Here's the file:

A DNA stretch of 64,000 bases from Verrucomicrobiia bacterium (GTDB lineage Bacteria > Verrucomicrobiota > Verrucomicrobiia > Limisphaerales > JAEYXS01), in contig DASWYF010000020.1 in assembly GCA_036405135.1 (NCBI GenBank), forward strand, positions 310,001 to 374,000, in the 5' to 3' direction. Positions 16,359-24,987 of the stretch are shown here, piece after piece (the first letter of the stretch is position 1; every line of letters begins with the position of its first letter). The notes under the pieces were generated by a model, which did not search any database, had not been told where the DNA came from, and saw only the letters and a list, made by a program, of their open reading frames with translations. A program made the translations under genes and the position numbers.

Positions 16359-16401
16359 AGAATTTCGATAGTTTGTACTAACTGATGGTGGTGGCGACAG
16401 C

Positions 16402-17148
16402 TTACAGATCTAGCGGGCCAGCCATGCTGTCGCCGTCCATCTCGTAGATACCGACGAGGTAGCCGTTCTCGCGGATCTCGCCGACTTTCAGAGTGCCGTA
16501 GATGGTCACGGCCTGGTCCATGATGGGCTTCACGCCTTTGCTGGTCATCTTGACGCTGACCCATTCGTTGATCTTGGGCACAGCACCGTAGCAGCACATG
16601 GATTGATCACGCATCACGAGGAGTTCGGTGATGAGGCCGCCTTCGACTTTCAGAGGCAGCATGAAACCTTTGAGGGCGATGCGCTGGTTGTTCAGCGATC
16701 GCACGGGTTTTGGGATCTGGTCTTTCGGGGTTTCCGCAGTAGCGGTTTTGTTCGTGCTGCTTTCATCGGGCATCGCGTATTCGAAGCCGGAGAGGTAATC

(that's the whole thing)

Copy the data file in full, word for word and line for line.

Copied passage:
A DNA stretch of 64,000 bases from Verrucomicrobiia bacterium (GTDB lineage Bacteria > Verrucomicrobiota > Verrucomicrobiia > Limisphaerales > JAEYXS01), in contig DASWYF010000020.1 in assembly GCA_036405135.1 (NCBI GenBank), forward strand, positions 310,001 to 374,000, in the 5' to 3' direction. Positions 16,359-24,987 of the stretch are shown here, piece after piece (the first letter of the stretch is position 1; every line of letters begins with the position of its first letter). The notes under the pieces were generated by a model, which did not search any database, had not been told where the DNA came from, and saw only the letters and a list, made by a program, of their open reading frames with translations. A program made the translations under genes and the position numbers.

Positions 16359-16401
16359 AGAATTTCGATAGTTTGTACTAACTGATGGTGGTGGCGACAG
16401 C

Positions 16402-17148
16402 TTACAGATCTAGCGGGCCAGCCATGCTGTCGCCGTCCATCTCGTAGATACCGACGAGGTAGCCGTTCTCGCGGATCTCGCCGACTTTCAGAGTGCCGTA
16501 GATGGTCACGGCCTGGTCCATGATGGGCTTCACGCCTTTGCTGGTCATCTTGACGCTGACCCATTCGTTGATCTTGGGCACAGCACCGTAGCAGCACATG
16601 GATTGATCACGCATCACGAGGAGTTCGGTGATGAGGCCGCCTTCGACTTTCAGAGGCAGCATGAAACCTTTGAGGGCGATGCGCTGGTTGTTCAGCGATC
16701 GCACGGGTTTTGGGATCTGGTCTTTCGGGGTTTCCGCAGTAGCGGTTTTGTTCGTGCTGCTTTCATCGGGCATCGCGTATTCGAAGCCGGAGAGGTAATC